ustice, fairness, and decency, abstract concepts that are innate in society and human nature. However, despite their near universal status in humanities mid, they often have different meanings for individuals. Aeschylus uses The Oresteia in order to explore these issues as characters in the play try to determine what it means to be just, what ought a just actor do, and what is the best model for achieving justice. The characters discuss ideas such as vengeance, reciprocity, balance, moderation, and finally the end result of the implied debate leads to a jury system. In this paper I will go over two of the several different interpretations of justice used in the Oresteia and compare and contrast them in order to demonstrate which is the best
To give one example of manipulation, Flannery O'Connor, Georgia State author of "A Good Man Is Hard to Find", writes that "You wouldn't shoot a lady, would you?"(421). The grandmother is trying to make the misfit vulnerable, even though he has already killed everyone but her. She's begging the misfit for her life. Every one of those people would still be alive if it was not for the grandmother. She did not have much hope left anyways for her life because she annoyed the misfit with her ugly and selfish ways.
Everyone uses manipulation In different forms to keep their control. In lord of the flies jack uses fear as a manipulative tool to maintain his control. “the chief was sitting there, naked to the waist, His face blocked with white and red. The tribe lay in semicircle before him.
Lady Macbeth in the beginning of the play is manipulative, most of the times she manipulates her husband into doing either what she wants or what she thinks he should do. For example, when Macbeth does not want to kill Duncan anymore, Lady Macbeth convinces him by saying “from this time such I account thy love. Art thou afeared to be the same in thine own act and valor as thou art in desire? (I.vii line 38-41). Besides, the audience see Lady Macbeths is influencing her husband’s feelings by she is using her love as a weapon because she is saying do it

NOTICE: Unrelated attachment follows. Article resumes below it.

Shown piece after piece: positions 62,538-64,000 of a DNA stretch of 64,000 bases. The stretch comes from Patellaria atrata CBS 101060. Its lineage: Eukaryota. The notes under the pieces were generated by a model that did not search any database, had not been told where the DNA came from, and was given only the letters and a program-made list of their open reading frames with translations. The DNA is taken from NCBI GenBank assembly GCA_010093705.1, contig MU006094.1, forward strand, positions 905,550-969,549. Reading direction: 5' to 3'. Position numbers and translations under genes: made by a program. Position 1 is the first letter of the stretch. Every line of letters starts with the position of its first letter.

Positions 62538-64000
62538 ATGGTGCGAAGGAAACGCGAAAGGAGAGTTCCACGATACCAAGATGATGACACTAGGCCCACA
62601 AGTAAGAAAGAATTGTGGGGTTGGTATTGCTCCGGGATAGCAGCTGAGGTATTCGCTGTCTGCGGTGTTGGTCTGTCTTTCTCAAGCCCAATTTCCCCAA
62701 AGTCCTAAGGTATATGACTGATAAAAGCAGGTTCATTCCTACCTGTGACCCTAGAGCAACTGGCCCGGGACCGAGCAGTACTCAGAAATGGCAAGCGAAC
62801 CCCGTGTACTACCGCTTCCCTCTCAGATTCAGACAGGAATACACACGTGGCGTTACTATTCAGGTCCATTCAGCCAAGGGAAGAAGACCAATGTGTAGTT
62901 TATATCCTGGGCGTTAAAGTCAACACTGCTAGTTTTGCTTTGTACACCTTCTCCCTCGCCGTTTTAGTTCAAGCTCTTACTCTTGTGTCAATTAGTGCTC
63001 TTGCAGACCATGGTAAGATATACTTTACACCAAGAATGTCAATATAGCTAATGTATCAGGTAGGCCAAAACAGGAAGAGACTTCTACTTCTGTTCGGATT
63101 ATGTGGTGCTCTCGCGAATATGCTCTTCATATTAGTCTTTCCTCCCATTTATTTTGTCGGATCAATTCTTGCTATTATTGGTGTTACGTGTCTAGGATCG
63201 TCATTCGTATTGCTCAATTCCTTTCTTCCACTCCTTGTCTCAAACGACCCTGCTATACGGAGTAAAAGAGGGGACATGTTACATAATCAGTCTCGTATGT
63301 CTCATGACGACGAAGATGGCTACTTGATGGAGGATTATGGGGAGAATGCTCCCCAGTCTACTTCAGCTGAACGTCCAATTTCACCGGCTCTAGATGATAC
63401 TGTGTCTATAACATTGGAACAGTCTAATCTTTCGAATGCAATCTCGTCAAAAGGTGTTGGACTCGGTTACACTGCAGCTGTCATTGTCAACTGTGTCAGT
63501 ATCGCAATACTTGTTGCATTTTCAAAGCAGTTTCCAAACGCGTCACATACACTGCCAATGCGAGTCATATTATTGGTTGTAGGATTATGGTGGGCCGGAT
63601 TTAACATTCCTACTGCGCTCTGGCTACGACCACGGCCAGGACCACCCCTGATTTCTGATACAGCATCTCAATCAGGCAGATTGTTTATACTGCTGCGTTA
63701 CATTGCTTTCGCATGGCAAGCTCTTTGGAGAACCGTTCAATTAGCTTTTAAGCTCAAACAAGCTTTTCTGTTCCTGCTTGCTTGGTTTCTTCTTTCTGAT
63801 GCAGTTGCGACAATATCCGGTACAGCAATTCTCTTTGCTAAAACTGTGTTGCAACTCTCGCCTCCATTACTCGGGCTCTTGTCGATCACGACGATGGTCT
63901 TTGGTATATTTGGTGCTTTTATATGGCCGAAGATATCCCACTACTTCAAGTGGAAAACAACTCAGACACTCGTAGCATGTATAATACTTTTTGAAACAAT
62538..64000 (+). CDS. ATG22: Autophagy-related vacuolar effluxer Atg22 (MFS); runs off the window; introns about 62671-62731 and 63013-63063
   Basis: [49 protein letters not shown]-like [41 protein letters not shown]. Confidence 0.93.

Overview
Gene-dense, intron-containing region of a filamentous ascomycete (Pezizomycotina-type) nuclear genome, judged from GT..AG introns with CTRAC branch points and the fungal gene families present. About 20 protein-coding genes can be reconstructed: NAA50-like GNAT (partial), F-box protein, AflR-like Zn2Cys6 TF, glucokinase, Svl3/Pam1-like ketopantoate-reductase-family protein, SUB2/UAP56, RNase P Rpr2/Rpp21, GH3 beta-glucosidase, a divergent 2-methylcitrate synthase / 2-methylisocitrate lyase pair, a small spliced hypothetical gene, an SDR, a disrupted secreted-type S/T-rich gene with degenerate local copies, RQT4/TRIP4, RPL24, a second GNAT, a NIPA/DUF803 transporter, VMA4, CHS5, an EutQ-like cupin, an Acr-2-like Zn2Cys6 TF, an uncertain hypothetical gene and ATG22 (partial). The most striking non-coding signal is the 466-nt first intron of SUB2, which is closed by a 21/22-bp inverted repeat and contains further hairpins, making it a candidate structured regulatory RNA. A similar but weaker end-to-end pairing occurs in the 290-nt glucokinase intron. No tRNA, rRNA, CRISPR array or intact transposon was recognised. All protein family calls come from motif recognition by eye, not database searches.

This is an example of trickery because Odysseus tricked the Cyclops into doing something stupid so that he could get a strategic advantage. Next, trickery is shown as a cultural value when Odysseus tricks Circe into freeing his friend. Odysseus makes a deal with the lolling Circe that says,”Mount your bed? Not for all the world. Not until you consent to swear, goddess, a binding oath.
Manipulation is shown in many ways such as politics, the media, misleading information and false advertising. To convey one’s thoughts to your own advantage is seen as crude and unnecessary. However, many people have their reasons in manipulating someone whether they are good or bad. In Shakespeare’s Othello, the concept of taking advantage of someone through manipulation leads to unnecessary, horrible events.
While Odysseus’ actions taken to punish the suitors may appear immoral in modern society, by considering the ways in which modern society differs from Homeric society, Odysseus’ actions are just in the context of the poem. As violence has an extremely negative connotation in modern society, the use of the death penalty is morally ambiguous, and is a highly debated topic; however, violence is far more legitimized in the society of the Odyssey, and therefore, death is a far more acceptable form of punishment. This idea is exemplified by the way in which violence is discussed between characters within the Odyssey. In particular, this general acceptance of violence is demonstrated through the fact that many of the characters within the Odyssey share an almost unanimous belief that the suitors should be put to death to pay for their crimes.